In one EEOC action, Chinese employees at two American Red Cross laboratories in Maryland were prohibited from mixing Chinese comments into their conversations during office hours and into telephone conversations to family members. The EEOC obtained a settlement providing for termination of the rule and sensitivity training for employees. In another case, a Latina employee charged that the English-only rule subjected her to unequal terms and conditions of employment. The EEOC extracted a settlement that included not only termination of the rule but also $30,000 in damages for the employee.

Courts Fight Back

When this type of case makes it to court, however, employers often win. In the leading case in this realm, Garcia v. Spun Steak Co., 24 of the company's 33 workers were Spanish-speaking, and most of them were bilingual. The Latino employees liked to chat with each other in Spanish while working on an assembly line. Some of their co-workers, notably a Chinese-American and an African-American, complained that the Latino workers were making derogatory, racist comments about them in Spanish. To promote racial harmony, the company president instituted an English-only rule.

The EEOC investigated and declared the rule a violation of Title VII (refers to the Civil Rights Act of 1964, which deals with employment discrimination). A district court agreed, finding a disparate impact on the Latino workers. However, the Ninth Circuit Court of Appeals dismissed the case, ruling that there was no apparent evidence of national-origin discrimination--without even getting to the business reasons. The court said it disagreed with the EEOC guideline that states that an English-only rule in itself is presumed to have an adverse impact on minorities. Show us the adverse impact, the court ruled. Since the named plaintiffs were all bilingual, they wouldn't be harmed by having to speak English. "Title VII does not protect the ability of workers to express their cultural heritage at the workplace," the court noted.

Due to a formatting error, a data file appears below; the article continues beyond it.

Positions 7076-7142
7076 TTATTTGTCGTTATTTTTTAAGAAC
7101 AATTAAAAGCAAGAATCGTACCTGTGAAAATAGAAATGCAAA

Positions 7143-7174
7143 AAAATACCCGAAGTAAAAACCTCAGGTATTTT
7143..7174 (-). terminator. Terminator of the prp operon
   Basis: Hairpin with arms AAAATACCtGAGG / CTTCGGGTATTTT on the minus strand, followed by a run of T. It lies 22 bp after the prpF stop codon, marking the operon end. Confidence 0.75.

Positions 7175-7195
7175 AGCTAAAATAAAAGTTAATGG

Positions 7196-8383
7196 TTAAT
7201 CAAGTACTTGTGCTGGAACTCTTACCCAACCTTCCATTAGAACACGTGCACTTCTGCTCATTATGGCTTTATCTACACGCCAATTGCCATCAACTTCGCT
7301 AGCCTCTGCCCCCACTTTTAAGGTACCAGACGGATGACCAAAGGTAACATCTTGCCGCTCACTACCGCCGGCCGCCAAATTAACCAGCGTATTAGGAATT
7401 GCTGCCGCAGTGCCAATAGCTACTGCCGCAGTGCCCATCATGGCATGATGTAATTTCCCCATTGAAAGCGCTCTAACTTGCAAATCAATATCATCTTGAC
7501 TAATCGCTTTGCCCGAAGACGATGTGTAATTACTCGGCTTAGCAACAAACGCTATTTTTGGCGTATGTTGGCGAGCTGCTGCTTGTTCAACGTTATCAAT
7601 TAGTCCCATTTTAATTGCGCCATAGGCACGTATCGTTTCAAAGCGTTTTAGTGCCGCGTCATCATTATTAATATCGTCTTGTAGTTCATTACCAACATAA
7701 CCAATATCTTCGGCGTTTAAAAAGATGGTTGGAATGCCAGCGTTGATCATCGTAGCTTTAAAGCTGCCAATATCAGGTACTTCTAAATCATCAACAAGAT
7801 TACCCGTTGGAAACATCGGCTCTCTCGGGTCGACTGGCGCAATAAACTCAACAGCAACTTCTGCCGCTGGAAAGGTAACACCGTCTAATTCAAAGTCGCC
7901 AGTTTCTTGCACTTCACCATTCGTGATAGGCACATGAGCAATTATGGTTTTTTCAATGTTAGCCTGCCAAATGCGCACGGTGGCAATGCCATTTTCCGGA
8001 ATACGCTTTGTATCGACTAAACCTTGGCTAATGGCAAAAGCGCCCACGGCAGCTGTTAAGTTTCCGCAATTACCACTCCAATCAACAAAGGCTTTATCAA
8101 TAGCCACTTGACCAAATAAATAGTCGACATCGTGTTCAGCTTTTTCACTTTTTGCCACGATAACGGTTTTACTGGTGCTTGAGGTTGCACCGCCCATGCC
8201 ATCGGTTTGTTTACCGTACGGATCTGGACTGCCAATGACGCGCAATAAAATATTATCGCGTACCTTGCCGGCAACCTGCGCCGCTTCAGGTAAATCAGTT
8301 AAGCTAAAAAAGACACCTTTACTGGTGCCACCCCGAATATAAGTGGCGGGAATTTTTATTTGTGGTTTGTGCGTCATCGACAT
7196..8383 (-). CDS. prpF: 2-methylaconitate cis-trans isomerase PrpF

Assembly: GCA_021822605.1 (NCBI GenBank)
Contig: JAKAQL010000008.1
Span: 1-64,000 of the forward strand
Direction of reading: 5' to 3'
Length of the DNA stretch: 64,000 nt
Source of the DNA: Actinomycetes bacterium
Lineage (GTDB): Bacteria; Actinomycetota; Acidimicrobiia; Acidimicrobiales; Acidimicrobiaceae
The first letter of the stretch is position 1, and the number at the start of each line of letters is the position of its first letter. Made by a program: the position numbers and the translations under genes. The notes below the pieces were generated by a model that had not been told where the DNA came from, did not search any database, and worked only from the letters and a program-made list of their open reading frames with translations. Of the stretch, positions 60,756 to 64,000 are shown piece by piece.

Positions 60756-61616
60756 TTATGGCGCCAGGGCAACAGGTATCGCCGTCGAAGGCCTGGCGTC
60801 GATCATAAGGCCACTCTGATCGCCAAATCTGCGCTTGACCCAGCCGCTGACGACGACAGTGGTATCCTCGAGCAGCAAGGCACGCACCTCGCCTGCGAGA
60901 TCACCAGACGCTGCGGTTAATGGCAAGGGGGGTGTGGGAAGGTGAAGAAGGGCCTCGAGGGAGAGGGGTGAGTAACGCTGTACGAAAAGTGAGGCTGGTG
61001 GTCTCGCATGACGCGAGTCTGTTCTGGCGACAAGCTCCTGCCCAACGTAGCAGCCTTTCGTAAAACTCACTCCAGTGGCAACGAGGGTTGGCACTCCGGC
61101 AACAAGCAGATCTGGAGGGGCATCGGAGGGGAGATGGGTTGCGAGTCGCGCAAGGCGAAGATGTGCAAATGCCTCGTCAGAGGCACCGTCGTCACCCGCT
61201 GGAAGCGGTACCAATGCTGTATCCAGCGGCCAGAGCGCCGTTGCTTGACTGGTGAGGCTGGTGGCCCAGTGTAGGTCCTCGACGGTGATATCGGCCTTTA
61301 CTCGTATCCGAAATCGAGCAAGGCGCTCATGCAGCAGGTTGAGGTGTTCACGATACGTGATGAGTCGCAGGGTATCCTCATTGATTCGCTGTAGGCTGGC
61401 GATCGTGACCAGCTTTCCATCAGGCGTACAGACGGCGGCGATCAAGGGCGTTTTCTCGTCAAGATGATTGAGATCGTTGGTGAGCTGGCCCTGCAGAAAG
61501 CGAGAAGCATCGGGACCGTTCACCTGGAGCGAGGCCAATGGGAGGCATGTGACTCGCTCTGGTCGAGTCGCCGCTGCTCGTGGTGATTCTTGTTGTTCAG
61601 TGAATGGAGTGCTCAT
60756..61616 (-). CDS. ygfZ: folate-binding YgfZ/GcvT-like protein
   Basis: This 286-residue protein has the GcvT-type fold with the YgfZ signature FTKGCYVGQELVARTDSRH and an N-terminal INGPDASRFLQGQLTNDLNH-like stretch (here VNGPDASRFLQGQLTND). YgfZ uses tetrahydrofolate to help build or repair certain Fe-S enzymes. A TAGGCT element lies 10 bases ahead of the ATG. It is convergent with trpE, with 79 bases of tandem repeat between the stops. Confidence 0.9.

In a similar case, Long v. First Union Bank, Latino tellers objected to a request from their supervisors not to speak Spanish at the bank except to assist Spanish-speaking customers, allegedly because they were creating a hostile environment by speaking Spanish in the presence of other employees. The EEOC claimed discrimination, but the U.S. District Court for the Eastern District of Virginia dismissed the case. The court cited the Spun Steak case and expressly disagreed with EEOC guidelines.

The strong chance of winning in court, though, is little comfort to employers who don't need the EEOC breathing down their necks. To meet your management goals and stay out of trouble, be careful with English-only policies, advises Teresa Brady, a business law and bankruptcy attorney in Bensalem, Pennsylvania. It's best to follow the EEOC guidelines as closely as possible, making sure your policy is narrowly tailored and has a strong business reason for being in effect.

In addition, Brady advises entrepreneurs to distribute a policy prohibiting harassment and discrimination on the basis of national origin. "It should have specific examples and a statement of what happens if employees violate the policy," she says. "Companies should also have an active diversity training program." If you help employees understand the ethnic groups they work with and the reasons for your policy, they're less likely to object to it.

Contact Sources

Equal Employment Opportunity Commission, http://www.eeoc.gov

The Law Offices of Teresa Brady, 1928 Bristol Pike, Bensalem, PA 19020, (215) 244-4617